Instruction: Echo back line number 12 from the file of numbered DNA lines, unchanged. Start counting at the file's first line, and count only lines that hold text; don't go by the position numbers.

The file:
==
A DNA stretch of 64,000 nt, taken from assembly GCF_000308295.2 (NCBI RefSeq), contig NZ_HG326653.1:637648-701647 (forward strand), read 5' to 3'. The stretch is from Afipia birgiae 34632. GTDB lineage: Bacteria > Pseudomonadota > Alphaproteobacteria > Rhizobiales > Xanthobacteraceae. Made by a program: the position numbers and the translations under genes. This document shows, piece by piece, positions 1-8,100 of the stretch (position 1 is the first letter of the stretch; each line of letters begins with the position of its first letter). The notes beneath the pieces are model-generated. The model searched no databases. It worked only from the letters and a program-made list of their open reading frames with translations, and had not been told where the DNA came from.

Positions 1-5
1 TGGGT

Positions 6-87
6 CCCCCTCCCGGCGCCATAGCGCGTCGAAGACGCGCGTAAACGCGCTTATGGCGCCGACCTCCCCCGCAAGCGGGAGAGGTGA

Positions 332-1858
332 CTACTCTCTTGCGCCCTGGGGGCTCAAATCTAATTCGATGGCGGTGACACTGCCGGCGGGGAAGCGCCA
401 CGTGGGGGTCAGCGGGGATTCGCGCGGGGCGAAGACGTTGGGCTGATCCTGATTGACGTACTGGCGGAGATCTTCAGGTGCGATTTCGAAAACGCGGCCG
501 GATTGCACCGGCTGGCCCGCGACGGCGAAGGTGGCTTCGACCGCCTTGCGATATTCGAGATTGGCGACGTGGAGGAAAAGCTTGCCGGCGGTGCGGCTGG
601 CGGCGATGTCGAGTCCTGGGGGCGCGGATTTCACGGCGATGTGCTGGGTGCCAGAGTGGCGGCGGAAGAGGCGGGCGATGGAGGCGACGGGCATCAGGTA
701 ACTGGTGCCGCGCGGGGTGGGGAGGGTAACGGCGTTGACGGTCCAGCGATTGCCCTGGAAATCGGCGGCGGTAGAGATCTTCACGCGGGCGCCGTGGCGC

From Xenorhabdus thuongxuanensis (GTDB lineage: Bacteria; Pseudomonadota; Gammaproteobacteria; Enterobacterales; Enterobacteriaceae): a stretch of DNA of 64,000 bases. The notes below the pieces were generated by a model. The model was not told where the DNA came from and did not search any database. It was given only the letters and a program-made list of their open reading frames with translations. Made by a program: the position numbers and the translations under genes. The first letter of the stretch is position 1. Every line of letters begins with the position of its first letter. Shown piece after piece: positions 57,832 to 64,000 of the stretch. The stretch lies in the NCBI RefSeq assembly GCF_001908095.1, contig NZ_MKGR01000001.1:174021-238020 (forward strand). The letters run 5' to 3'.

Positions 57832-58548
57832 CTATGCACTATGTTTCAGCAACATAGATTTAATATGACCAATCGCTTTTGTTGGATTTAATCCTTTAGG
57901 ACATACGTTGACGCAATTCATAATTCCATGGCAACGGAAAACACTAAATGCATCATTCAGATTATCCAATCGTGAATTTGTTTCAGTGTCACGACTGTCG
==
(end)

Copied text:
From Xenorhabdus thuongxuanensis (GTDB lineage: Bacteria; Pseudomonadota; Gammaproteobacteria; Enterobacterales; Enterobacteriaceae): a stretch of DNA of 64,000 bases. The notes below the pieces were generated by a model. The model was not told where the DNA came from and did not search any database. It was given only the letters and a program-made list of their open reading frames with translations. Made by a program: the position numbers and the translations under genes. The first letter of the stretch is position 1. Every line of letters begins with the position of its first letter. Shown piece after piece: positions 57,832 to 64,000 of the stretch. The stretch lies in the NCBI RefSeq assembly GCF_001908095.1, contig NZ_MKGR01000001.1:174021-238020 (forward strand). The letters run 5' to 3'.